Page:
Game Development Reference
In-Depth Information
Table 8.4 Features of the Haptic Master, PERCRO and LHIfAM interfaces.
Haptic Master
PERCRO
LHIfAM
TTravel
360 × 400 × 600mm
400 × 400 × 600mm
555 × 1300 × 1500mm
RTravel
-
-
630 × 300 × 720
T Resolution
4 µ m
< 0.1mm
0.004 to 0.022mm
R Resolution
-
-
0.044
Peak force
250N
> 20N
42.5 to 72N
Continuous force
-
4 to 7N
10 to 16N
Friction
-
< 20mN offset
-
Force resolution
0.01N
2 to 4%
-
Stiffness
50N/mm
2 to 8N/mm
-
Apparent inertia
2,000 g
200 to 500 g
830 to 1,300 g
Figure 8.10 6-DOF Delta Haptic Device and Omega Haptic Device. (Illustration: Force Dimension,
Switzerland, with permission)
A wrist was then added in series on this structure. This solution was used in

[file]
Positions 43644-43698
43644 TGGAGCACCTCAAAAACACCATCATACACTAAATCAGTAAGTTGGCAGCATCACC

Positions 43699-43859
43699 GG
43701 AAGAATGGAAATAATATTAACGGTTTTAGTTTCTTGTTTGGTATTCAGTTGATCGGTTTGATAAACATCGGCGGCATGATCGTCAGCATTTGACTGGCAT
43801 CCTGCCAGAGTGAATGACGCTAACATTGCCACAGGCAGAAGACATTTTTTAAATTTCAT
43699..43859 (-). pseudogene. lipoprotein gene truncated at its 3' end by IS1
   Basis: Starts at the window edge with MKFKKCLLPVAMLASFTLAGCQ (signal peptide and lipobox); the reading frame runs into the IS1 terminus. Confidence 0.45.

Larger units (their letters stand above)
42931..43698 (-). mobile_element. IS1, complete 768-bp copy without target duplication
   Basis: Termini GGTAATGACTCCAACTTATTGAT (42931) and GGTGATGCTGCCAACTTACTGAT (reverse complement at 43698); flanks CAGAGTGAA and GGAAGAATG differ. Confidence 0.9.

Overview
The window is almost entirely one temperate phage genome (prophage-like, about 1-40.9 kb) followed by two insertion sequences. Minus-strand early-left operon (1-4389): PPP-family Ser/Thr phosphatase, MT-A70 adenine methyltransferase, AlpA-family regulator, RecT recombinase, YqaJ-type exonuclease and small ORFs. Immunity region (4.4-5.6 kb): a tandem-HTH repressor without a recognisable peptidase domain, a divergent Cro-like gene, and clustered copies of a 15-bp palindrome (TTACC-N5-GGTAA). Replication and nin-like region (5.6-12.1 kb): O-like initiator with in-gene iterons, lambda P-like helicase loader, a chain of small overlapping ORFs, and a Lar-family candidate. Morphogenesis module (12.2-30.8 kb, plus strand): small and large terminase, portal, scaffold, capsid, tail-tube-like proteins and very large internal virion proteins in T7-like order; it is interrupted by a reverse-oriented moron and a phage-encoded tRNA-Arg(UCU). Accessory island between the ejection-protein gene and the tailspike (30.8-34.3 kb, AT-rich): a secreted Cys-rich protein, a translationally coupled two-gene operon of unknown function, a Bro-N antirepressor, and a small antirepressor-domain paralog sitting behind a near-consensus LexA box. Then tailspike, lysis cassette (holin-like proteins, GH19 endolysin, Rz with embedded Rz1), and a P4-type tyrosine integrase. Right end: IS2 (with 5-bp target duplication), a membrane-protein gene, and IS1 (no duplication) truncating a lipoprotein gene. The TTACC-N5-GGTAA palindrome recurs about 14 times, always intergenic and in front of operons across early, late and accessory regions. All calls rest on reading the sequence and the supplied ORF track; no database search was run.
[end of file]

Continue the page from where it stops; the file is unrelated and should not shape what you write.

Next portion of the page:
the second version of the Delta Haptic Device with 6 degrees of freedom with force
feedback (Figure 8.10). An optimised version of this interface was recently marketed
under the name Omega Haptic Device (Salisbury et al., 2004). This robot is smaller
than the previous ones and it can be easily placed on a desktop. Its design has been
reworked to integrate all the mechanical components. In addition, the structure of
Delta has been simplified by replacing all the original ball joint linkages with concurrent
pivot linkages, as the Space Machines Laboratory of the University of Tohoku did
earlier (Tsumaki et al., 1998). The performance of these three versions is summarised
in table 8.5. Their stiffness is very high as compared to that of the serial structure
interfaces. On the other hand, the work space of the 6D version in orientation is not
very big.
In 2005, the Force Dimension technology was licensed to Novint Technologies
Inc. for the marketing of a more compact version for video games.
 
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